Saturday, January 15, 2011

Breastfeeding Bubble Burst?

Pediatricians challenging exclusive breastfeeding.

What next? Gisele Bundchen turning to formula. Gwyneth Paltrow forgoing her kids'  daily dose of lemon-flavored flax oil (yes, read about her hectic day at HuffPo).

A group of British pediatricians bring to the table some evidence exclusive breastfeeding for 6 months (i.e. not introducing solids or any formula or other liquids such as soymilk, cow's milks, etc. until 6 months) may have, eek, several downsides - like higher risks of allergies, iron deficiency anemia, and celiac disease.  They speculate further about possible limited food preferences and nutritional deficiencies.

Remarkable article in the British Medical Journal.  Refreshing, someone has done their homework.  I particularly appreciate their reasonable tone. 

Not only do the docs question exclusive breastfeeding, and thus the American Academy of Pediatrics and the behemoth breastfeeding-is-best lobby but also provide a glimpse at the faulty foundation beneath the exclusive breastfeeding recommendations set down by the World Health Organization in 2001.  According to these daring docs out of University College London, "the evidence base supporting a major, population-wide change in public health policy underwent surprisingly little scrutiny."

Hmm.  How faulty was the evidence? 

The WHO edict rested largely on one published review of international studies authored by Kramer and Kakuma, the former who published one of the most methodologically-messed up pseudo scientific hatchet jobs (on breast-feeding and IQ!) I've laid eyes on outside of undergraduate pysch courses.  Here's how the London baby doctors see it:
The review included 16 eligible studies, seven of which were from developing countries. Apart from two randomised trials in Honduras, the studies were observational, precluding proof of causation for the outcomes examined, since residual or unidentified confounding may remain even after adjusting for potential confounders. The study’s conclusions (box 1) included evidence for the efficacy of six months’ exclusive breast feeding (notably reduced infection rate) but also potential risk (iron deficiency anaemia, with its associated adverse neurodevelopmental outcomes).
Okay, so what about the "developed" countries, you know, like the US? There must have been lots of evidence, right?
"One study from Belarus showing a lower risk of gastroenteritis. "
In other words, stomach flu.  The WHO seemed to ignore another large review of 33 studies that basically concluded there was no basis for the 6 months-clause.

So there you have it.  By the way, the British peds are very much pro breast-feeding and would readily agree to exclusive breast-feeding for 4 not 6 months.  The evidence for 4 months is slightly less suspect.

9 comments:

Anonymous said...

Does this mean there is a glimmer of hope for more balanced research is on the horizon?! That people are starting to see that weak studies are being used as "undeniable evidence?" Only one can hope!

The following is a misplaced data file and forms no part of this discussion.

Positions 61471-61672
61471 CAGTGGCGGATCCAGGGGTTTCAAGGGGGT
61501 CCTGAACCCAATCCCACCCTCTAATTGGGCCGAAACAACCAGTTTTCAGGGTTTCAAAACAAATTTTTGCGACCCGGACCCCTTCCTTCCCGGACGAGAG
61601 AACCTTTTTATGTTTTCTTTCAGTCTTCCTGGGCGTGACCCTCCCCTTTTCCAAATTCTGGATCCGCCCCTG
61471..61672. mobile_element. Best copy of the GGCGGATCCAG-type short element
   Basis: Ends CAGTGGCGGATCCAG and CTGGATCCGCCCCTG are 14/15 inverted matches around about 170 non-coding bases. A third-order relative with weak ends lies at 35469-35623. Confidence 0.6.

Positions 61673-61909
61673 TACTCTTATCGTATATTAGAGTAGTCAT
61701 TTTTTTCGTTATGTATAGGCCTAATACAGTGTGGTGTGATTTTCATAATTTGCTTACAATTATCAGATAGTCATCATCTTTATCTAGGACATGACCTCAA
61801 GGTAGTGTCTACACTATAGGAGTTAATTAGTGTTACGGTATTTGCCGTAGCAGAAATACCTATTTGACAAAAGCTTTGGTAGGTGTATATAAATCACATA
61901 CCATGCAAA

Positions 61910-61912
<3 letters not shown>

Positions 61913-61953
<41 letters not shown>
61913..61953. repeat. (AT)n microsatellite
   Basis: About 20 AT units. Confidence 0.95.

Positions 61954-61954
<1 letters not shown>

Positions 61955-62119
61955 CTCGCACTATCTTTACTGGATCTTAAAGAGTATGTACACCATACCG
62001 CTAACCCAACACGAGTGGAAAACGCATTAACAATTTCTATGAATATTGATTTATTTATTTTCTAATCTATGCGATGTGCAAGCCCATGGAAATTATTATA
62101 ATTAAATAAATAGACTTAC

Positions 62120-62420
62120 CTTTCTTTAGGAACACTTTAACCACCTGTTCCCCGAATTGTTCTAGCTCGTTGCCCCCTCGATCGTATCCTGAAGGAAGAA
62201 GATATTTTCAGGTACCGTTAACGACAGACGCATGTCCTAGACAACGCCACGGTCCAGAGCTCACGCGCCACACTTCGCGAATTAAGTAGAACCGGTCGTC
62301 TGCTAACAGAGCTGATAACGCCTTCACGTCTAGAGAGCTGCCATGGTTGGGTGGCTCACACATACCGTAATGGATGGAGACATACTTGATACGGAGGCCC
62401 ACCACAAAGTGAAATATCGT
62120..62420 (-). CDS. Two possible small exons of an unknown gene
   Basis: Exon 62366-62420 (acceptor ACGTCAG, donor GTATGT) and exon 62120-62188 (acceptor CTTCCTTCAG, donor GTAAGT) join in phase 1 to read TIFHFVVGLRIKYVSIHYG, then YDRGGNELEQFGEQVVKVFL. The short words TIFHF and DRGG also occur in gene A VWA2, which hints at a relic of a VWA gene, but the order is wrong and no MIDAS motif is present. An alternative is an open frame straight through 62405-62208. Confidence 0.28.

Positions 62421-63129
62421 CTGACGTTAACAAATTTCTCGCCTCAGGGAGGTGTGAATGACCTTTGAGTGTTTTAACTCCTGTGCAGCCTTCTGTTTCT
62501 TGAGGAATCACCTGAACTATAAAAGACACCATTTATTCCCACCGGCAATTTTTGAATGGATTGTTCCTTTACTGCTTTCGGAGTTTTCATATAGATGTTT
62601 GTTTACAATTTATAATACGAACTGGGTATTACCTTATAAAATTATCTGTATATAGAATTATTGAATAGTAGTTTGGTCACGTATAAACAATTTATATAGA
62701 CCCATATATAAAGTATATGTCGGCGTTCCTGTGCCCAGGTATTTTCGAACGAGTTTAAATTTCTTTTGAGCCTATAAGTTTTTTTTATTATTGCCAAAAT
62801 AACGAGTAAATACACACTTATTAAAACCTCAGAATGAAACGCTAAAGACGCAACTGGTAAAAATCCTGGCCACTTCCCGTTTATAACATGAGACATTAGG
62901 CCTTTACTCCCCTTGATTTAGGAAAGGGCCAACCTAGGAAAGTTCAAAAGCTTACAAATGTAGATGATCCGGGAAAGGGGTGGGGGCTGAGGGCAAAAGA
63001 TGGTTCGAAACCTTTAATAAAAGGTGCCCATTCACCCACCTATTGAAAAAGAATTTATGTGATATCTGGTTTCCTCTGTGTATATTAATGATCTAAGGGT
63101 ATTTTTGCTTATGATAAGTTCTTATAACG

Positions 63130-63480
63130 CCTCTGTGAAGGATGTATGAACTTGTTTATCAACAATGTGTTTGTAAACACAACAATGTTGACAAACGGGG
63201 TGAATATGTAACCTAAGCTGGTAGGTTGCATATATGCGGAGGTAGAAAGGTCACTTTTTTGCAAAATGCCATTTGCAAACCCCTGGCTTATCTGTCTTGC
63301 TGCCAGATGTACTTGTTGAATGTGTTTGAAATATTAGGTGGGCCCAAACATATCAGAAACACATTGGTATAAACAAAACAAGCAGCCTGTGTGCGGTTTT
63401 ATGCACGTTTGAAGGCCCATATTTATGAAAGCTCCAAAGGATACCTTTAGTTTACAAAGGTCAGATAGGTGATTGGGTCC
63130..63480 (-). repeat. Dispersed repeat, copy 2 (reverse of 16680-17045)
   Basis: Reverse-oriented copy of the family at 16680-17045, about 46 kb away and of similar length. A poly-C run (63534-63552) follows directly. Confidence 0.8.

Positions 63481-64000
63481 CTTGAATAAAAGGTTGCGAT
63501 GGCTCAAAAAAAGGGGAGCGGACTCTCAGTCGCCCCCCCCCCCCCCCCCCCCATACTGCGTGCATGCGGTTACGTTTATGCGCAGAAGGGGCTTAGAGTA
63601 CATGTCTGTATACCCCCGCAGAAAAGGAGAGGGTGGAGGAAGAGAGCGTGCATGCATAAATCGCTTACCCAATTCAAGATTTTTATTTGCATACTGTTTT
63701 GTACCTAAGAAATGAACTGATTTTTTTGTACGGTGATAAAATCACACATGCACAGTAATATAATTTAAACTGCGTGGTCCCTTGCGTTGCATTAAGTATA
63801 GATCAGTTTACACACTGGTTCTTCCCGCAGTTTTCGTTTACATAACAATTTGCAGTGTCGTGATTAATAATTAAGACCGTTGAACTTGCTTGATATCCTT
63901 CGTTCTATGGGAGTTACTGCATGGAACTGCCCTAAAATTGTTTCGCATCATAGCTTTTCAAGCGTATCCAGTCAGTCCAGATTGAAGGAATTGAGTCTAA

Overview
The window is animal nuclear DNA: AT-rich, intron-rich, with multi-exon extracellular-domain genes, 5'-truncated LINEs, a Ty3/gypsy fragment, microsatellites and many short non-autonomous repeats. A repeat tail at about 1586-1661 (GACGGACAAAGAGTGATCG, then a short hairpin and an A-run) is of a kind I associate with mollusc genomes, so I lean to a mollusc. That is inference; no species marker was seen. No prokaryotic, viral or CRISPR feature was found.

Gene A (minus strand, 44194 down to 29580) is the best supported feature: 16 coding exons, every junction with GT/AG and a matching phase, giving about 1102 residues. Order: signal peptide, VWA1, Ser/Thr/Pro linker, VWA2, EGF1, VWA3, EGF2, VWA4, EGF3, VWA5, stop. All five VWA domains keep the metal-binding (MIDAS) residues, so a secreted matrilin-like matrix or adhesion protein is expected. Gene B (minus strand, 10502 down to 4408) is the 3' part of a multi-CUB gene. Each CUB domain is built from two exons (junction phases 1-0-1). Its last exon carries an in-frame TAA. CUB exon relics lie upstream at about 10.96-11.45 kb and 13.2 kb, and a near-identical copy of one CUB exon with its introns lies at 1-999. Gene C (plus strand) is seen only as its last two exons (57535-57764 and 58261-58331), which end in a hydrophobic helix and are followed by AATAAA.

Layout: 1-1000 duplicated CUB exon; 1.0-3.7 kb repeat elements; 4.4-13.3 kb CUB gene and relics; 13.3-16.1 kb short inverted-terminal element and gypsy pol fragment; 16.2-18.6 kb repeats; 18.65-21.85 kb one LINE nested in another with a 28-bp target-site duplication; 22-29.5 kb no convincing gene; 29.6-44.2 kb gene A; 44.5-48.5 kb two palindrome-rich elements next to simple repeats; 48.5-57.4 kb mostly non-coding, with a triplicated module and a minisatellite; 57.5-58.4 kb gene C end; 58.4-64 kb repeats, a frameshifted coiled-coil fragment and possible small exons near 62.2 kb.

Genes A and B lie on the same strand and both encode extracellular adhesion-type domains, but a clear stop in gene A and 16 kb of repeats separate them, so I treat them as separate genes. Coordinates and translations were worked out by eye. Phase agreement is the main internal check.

Polly Palumbo, Ph.D. said...

Fingers crossed, Anony, our New Year's wish!

TherExtras said...

I could live with 4 months being the general recommendation, if the mother chose.

Finally! I was able to copy this from a billboard while Hubby was driving:
www.breastmilkcounts.com

Barbara

Polly Palumbo, Ph.D. said...

Hey Barbara! As usual, well-said! I'm fine with 4 months too, especially since I don't have to do it again! Cannot wait to check out the bill board - what you don't point and click while driving?

Polly Palumbo, Ph.D. said...

Yikes! Have you seen the website? Adorable babies, future "brain surgeons", "rocket scientists", "world class athletes" - all because "breastmilk makes kids stronger", "healthier" and "smarter". Much worse than I anticipated...now I'm supposed to go to sleep? By the way, did you hear the music? Breastmilk prevents SIDS, diabetes, etc.....wow. Barbara, how do you do it? Do you avert your gaze when passing this propaganda?

TherExtras said...

Sincere apologies for the sleep-depriving propaganda. Did you notice who the site sponsor is? State WIC program.

(I can't quite come up with the words to describe the particular placement of the billboard in this town.)

I did it for you, Polly. ;)

So what do we do now?

Barbara

Polly Palumbo, Ph.D. said...

And I thank you! So I'm assuming it's not exactly in the high-rent district where mommies have lots of paid help and breast pumps?

Just when I think I should drop the topic...just got Joan Wolf's new book - Is Breast Best...cannot wait to read it!

Emily said...

From Knight Science Journalism tracker:

http://ksjtracker.mit.edu/2011/01/20/breastfeeding-study-a-case-study-in-bad-headlines/

From that piece: "And, the kicker: According to the study’s disclosure, three of its four authors 'have performed consultancy work and/or received research funding from companies manufacturing infant formulas and baby foods within the past 3 years.'"

Polly Palumbo, Ph.D. said...

Good eye, Emily! But their claims can be readily verified, the research considered by the WHO (I have read it) - still is lame. But still, something to consider.